First human NOTES experience for sleeve gastrectomy at UCSD

May 9, 2011

Sleeve gastrectomy, in which part of the stomach is removed, can be safe and effective when performed either transorally or transvaginally, according to researchers at the University of California, San Diego (UCSD) who are pioneering the surgery in the U.S.

Natural orifice translumenal ® (NOTES) eliminates the need for a large incision for organ removal, which could increase risks for infection, incisional hernia and other problems. In their review of 14 morbidly obese patients who had undergone NOTES as part of a gastrectomy, the researchers found no complications. Hospital stays averaged two days.

"In experienced hands, this is a viable option for the popular laparoscopic sleeve gastrectomy," said Garth Jacobsen, MD, director of clinical operations at the UCSD center for the future of surgery.

Noted Sheetal Nijhawan, MD, of the UCSD department of surgery, "The procedure is further evidence that it is possible to safely remove sizable organs from the abdominal cavity in both men and women without leaving large scars on the abdominal wall."

Patients involved in the multi-year study included 12 women and two men whose pre-operative body mass index was 46.1. Nearly three-quarters had high blood pressure and 42 percent had diabetes, osteoarthritis or high cholesterol.

Researchers are now moving toward a purely NOTES protocol for morbid obesity, with the knowledge gleaned from their surgical experience applicable to other operations, Dr. Nijhawan said.

More information: Dr. Nijhawan will present these data on Monday, May 9 at 1:00 p.m. CT in Arie Crown Theater, McCormick Place.

Related Stories

Recommended for you

Female researchers pay more attention to sex and gender in medicine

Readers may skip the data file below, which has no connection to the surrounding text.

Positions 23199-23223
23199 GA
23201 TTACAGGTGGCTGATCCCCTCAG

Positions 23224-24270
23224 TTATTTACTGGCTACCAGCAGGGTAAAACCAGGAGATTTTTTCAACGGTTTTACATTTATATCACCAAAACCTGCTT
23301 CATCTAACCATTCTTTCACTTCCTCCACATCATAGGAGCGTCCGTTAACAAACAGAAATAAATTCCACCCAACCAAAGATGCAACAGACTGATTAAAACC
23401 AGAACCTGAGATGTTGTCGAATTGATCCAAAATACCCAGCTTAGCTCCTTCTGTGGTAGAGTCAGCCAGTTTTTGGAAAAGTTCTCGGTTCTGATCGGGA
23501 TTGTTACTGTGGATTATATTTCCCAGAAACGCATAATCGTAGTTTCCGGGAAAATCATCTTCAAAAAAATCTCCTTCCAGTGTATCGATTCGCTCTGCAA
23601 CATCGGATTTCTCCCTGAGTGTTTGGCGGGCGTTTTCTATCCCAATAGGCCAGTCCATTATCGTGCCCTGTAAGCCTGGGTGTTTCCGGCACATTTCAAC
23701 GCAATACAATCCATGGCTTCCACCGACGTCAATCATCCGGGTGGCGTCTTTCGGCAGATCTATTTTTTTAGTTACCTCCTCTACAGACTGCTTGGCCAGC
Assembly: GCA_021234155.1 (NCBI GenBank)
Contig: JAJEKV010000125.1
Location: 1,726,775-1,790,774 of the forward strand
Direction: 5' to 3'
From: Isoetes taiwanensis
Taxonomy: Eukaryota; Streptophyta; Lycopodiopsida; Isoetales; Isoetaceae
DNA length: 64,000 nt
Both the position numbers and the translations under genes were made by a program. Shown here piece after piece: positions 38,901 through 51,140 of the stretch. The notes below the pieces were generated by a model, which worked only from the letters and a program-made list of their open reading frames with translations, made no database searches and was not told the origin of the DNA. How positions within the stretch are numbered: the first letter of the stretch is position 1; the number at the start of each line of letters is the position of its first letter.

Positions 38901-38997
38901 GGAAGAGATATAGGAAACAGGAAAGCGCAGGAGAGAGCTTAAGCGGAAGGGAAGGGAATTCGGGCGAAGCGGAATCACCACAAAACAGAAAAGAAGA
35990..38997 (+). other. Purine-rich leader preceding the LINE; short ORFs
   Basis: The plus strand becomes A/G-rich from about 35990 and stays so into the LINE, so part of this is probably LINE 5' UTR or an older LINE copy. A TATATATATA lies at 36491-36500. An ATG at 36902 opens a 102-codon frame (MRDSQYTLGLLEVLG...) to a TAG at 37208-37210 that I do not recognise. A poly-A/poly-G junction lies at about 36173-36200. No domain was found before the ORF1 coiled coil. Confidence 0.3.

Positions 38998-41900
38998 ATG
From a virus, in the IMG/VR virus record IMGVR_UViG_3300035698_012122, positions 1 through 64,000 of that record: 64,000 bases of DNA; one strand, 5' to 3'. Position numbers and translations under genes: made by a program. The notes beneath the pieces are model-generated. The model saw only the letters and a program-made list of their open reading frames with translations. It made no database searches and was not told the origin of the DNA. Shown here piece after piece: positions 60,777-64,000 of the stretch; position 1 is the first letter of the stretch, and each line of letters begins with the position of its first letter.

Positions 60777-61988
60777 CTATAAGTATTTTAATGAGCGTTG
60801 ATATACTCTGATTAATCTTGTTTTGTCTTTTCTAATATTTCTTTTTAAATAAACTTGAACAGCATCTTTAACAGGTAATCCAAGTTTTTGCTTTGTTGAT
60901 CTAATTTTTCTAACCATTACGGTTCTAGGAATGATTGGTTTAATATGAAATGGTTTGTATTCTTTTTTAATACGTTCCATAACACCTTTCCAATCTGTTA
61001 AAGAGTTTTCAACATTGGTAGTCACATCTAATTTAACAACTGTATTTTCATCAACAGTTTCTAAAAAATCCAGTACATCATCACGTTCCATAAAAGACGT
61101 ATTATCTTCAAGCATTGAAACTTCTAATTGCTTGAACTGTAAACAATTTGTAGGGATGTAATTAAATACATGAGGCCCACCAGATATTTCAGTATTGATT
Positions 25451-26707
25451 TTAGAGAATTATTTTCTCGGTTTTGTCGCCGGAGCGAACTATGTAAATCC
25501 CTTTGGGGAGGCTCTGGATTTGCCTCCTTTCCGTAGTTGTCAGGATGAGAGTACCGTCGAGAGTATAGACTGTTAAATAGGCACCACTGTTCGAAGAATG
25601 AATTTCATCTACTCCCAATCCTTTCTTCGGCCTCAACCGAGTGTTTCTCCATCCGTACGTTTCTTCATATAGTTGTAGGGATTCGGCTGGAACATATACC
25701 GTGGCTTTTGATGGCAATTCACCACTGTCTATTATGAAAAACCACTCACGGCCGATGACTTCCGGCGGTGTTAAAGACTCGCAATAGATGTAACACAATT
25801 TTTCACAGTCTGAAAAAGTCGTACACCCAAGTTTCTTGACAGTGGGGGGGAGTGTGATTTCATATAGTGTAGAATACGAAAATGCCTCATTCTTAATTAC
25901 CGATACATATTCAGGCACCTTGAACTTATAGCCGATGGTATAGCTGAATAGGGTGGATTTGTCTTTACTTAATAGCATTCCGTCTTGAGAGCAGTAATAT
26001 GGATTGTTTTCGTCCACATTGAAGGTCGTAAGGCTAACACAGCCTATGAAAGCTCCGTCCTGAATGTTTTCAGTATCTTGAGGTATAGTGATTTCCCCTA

November 7, 2017
When women participate in a medical research paper, that research is more likely to take into account the differences between the way men and women react to diseases and treatments, according to a new study by Stanford researchers.

Drug therapy from lethal bacteria could reduce kidney transplant rejection

August 3, 2017
An experimental treatment derived from a potentially deadly microorganism may provide lifesaving help for kidney transplant patients, according to an international study led by investigators at Cedars-Sinai.

Exploring the potential of human echolocation

June 25, 2017
People who are visually impaired will often use a cane to feel out their surroundings. With training and practice, people can learn to use the pitch, loudness and timbre of echoes from the cane or other sounds to navigate ...

Team eradicates hepatitis C in 10 patients following lifesaving transplants from infected donors

April 30, 2017
Ten patients at Penn Medicine have been cured of the Hepatitis C virus (HCV) following lifesaving kidney transplants from deceased donors who were infected with the disease. The findings point to new strategies for increasing ...

'bench to bedside to bench': Scientists call for closer basic-clinical collaborations

March 24, 2017
In the era of genome sequencing, it's time to update the old "bench-to-bedside" shorthand for how basic research discoveries inform clinical practice, researchers from The Jackson Laboratory (JAX), National Human Genome Research ...

The ethics of tracking athletes' biometric data

January 18, 2017
(Medical Xpress)—Whether it is a FitBit or a heart rate monitor, biometric technologies have become household devices. Professional sports leagues use some of the most technologically advanced biodata tracking systems to ...

0 comments

Please sign in to add a comment. Registration is free, and takes less than a minute. Read more

Click here to reset your password.
Sign in to get notified via email when new comments are made.